Behind the scenes at Philly restaurants, addiction is on the menu

 David Ansill (Emma Lee/WHYY)

David Ansill (Emma Lee/WHYY)

During the past two weeks, you may have dined out during Restaurant Week at one of Philadelphia’s  eateries.

You order your three courses, choose a bottle of wine. Everything seems just right. The servers are buzzing, the hostesses are smiling, and the kitchen is rocking.

What you may not realize is, chances are surprisingly good that some of the staffers swirling around you either have a drug or alcohol problem, or are on the path to one.

Yes, that’s right. It could be the nice young woman who filled your water glasses and told you the specials, the man who brought you more bread, the bartender who helped you choose the right cocktail, or the chef, who’s  crafting your meal. 

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Addiction is as big a part of Philadelphia’s bustling restaurant scene as Zagat ratings and BYOB’s.

Restaurant servers, bartenders and cooks spend hours surrounded by alcohol. Their job is to cater to people who often are using drink to fuel a good time.

According to data from the U.S. Department of Health and Human service, drug and alcohol abuse in the food service industry is among the highest of any occupation. The department’s data indicate that roughly 17 percent of restaurant workers use illegal drugs ― roughly twice the national average. Rates of heavy alcohol use also far exceed the national norm.

Meanwhile, they themselves work long, stressful shifts that don’t end until two or three in the morning.

Jen, a 21-year old Philadelphia waitress, knows that routine all too well. And she knows how a lot of people cope with the job.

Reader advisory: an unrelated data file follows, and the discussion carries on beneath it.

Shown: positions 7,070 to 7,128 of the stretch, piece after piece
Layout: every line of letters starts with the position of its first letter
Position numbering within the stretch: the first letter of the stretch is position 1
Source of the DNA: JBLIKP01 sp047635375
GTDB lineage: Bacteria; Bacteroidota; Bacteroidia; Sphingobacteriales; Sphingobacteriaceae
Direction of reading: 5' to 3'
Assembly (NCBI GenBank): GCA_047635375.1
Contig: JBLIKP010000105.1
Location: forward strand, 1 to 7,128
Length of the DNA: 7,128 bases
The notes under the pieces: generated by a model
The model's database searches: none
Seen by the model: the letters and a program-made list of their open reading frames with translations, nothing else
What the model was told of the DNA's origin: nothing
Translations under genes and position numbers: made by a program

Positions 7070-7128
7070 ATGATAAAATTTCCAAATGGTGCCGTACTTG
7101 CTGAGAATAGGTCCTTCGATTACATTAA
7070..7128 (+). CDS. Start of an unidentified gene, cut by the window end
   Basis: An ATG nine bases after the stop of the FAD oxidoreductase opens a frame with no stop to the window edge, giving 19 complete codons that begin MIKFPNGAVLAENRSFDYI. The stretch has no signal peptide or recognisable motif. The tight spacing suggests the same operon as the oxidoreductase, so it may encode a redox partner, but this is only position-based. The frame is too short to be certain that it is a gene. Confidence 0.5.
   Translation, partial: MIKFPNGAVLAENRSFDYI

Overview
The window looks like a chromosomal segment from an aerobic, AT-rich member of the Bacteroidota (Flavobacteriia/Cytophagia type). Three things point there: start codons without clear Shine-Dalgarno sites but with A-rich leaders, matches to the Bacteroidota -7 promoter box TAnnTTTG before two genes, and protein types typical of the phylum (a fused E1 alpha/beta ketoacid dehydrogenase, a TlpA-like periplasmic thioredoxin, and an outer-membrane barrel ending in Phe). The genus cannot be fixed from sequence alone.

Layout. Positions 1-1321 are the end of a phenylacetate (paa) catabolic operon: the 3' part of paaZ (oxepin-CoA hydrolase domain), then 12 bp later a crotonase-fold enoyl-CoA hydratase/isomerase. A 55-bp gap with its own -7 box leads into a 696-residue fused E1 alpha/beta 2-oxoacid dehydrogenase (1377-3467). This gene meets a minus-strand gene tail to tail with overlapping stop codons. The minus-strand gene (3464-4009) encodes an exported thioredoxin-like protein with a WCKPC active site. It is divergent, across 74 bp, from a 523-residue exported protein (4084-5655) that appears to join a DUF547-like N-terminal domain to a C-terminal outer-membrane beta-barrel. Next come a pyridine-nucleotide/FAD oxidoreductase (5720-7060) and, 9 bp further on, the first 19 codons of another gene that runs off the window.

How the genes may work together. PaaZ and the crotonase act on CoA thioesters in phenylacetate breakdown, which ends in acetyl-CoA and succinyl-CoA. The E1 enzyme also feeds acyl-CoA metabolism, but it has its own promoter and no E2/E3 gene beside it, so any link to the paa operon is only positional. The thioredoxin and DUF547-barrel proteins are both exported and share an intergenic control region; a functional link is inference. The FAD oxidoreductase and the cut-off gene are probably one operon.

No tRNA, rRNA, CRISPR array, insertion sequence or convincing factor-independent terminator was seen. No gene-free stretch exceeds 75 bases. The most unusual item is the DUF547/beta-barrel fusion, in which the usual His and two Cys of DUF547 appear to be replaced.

“Drugs affect everyone in this business,” she said.

She asked to stay anonymous to protect her privacy and her job because, after going into recovery, she works at a Philly diner. She said she wonders how long she’ll be able to stay clean while also dealing with daily work stresses — from time-consuming customers who tip just a few bucks on a $70 check  to unsympathetic bosses who schedule her to work shifts she’s told them she can’t do.

“Whatever it is – that ‘cigarette’ is waiting for me.” she says. “Same thing with drugs.”

Food-service workers rank near the top of the list of occupations with heavy alcohol abuse and illicit drug use. Philadelphia food industry workers say that includes cocaine, prescription pills like Percocet, Oxycontin, Adderal and heroin.

A cultural bent to drink

The nature of the job combines with its social traditions to feed the problem.

At some establishments, sympathetic bartenders keep drinks flowing for servers and cooks while on the job. The free “shift drink” is a well-established tradition at many places; when the night ends and the customers leave the bar, the wait staff sticks around and drinks together.

Restaurant workers say the problem isn’t that first free drink; it’s the five or 10 that come after it.

Industry veterans say drugs are readily available, too, if you know whom to ask.

David Gastfriend, CEO at the Treatment Research Institute, an alcohol and drug research and policy organization based in Philadelphia, says the job has all the ingredients for temptation:

“They’re waiting on tables late into the evening, they finish up at 11, 12, 1 a.m. and then they’ve got to somehow unwind and calm down and prepare for sleep. And that’s difficult to do.”

So Gastfriend said, when waiters and waitresses want to unwind after a late shift, they turn to the only people they know are still awake and up for a drink, or four.

A seductive environment

For restaurant workers who are trying to kick the habit, maintaining their income can mean having to return  to the same workplace where they fell to temptation.